A leader in coordinating higher education in pursuit of a knowledge-based society
To ensure a coordinated and excellent higher education system through equitable access and quality service delivery
EQUITABLE ACCESS TO QUALITY HIGHER EDUCATION
The NCHE has as objects to promote the establishment of a co-ordinated higher education system, the access of students to higher education institutions, and quality assurance in higher education; as well as to advise on the allocation of moneys to public higher education institutions.
Pursuant to the Higher Education Act, the NCHE is responsible for:
As an oversight body responsible for higher education we espouse equitable educational opportunities starting from early childhood and continuing throughout life.
It is, therefore, expected that the NCHE plays an important role with regard to the governance and financial management as well as to seek a balance between quality, equity, efficiency and effectiveness in the higher education system.
Above all, the NCHE is expected to set the trend in contributing valuable knowledge about the latest thinking on higher education.
As a body responsible for higher education, we are also convinced that higher education institutions can play a crucial role in human capital development and innovation systems which are the pre-requisite to achieve our long term national objective –Vision 2030 which calls for an industrialised and knowledge-based society.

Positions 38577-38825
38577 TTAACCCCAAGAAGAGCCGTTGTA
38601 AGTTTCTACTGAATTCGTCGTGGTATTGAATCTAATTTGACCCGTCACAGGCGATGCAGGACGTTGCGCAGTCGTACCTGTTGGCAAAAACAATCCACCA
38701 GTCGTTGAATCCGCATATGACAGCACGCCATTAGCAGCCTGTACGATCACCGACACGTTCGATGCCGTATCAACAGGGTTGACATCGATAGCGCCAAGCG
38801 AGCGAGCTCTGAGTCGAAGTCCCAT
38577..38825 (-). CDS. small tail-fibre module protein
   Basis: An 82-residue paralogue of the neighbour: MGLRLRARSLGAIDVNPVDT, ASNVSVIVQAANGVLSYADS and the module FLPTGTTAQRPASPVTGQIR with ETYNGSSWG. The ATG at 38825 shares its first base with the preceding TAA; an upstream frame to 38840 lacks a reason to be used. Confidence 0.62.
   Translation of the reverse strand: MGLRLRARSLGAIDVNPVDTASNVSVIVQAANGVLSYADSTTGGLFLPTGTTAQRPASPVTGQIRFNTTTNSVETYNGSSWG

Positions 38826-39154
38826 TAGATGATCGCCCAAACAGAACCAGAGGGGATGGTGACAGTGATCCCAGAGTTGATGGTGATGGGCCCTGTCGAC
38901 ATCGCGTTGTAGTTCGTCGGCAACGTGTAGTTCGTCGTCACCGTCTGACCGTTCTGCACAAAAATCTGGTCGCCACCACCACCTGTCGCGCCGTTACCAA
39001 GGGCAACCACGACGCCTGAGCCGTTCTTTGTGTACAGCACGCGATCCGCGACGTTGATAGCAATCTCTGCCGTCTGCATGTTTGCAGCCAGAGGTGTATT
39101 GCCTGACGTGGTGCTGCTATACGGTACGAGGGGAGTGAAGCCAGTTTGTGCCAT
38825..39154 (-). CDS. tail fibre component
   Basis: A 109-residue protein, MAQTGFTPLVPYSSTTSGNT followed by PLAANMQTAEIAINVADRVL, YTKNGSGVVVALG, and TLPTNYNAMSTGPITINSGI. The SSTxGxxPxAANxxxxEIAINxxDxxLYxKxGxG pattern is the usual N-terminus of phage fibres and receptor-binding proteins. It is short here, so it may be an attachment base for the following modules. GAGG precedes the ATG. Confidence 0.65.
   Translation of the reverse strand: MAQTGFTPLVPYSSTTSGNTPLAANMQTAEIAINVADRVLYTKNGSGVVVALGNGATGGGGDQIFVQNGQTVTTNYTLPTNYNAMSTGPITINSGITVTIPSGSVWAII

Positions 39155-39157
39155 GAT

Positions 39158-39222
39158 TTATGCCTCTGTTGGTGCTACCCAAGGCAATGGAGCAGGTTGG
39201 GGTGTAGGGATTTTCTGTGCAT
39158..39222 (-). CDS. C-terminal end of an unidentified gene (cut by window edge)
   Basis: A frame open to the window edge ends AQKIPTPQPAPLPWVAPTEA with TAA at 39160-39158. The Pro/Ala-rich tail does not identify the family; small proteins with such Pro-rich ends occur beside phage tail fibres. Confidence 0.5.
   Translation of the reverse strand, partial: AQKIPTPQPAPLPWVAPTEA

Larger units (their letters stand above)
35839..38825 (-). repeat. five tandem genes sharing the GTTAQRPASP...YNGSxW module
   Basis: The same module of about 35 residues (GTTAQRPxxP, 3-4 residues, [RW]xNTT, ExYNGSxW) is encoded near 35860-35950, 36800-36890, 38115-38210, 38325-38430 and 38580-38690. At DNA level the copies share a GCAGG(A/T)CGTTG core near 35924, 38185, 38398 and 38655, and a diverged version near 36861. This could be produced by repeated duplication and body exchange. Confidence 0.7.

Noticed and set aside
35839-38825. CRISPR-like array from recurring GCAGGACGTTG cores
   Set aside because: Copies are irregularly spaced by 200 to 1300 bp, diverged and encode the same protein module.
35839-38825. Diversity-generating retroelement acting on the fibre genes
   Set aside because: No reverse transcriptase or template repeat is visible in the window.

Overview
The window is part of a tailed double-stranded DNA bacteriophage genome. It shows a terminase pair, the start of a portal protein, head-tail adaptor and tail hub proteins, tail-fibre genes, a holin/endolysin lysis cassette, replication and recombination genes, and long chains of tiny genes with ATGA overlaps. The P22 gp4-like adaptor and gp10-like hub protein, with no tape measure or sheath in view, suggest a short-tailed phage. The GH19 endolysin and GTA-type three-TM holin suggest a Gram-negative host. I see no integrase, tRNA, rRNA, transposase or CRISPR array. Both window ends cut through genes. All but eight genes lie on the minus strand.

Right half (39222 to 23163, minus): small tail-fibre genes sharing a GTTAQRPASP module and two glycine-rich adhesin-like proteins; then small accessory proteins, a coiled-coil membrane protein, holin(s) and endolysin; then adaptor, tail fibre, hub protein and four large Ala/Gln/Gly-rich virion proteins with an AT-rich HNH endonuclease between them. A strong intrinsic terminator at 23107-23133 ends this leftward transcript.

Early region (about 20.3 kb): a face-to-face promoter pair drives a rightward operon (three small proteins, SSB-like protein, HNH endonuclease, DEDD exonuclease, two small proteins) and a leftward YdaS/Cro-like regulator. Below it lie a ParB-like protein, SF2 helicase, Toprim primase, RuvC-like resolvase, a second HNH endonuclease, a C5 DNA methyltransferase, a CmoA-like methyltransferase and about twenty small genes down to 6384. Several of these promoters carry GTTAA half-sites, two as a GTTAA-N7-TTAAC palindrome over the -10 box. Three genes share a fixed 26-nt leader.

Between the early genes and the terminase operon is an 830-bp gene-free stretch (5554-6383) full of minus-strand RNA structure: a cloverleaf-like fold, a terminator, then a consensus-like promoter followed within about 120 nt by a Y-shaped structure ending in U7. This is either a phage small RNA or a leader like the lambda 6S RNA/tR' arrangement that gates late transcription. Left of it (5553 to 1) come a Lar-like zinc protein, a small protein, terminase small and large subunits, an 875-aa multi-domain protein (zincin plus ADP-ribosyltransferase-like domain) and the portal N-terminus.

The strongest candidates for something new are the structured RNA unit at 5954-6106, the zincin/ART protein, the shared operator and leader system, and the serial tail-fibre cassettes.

There is no doubt that in this globalised economy, education is the engine for growth and development.
It is, therefore, incumbent upon the NCHE to ensure collaboration between industry and higher education institutions to warrant that graduates upon completion have skills that are responsive and relevant to the market demand.
Through collaboration, industry and academia are expected to work hand in hand to develop future employees who are well versed in recent trends in the job market in order to drive growth and development.
Of course, we have to acknowledge that higher education institutions will always face a number of constraints and difficulties, but with the government of the day which has resolved to make education the leading sector in national budget allocation, we foresee light at the end of the tunnel.
It is also expected that higher education institutions' graduates in their different capacities, share ideas and suggest possible solutions to problems that affect our young nation instead of assuming the position of "fence-sitters" and expect government to do everything.
It is said that higher education is no longer a mere public service but also a private good.
In conclusion, it is of cardinal importance to reflect and ponder on the outcome of the feasibility study for the international Assessment of Higher Education Learning Outcomes (AHELO) which posed the following questions:
Therefore, for higher education to succeed, we need to blend forward looking politicians and academics.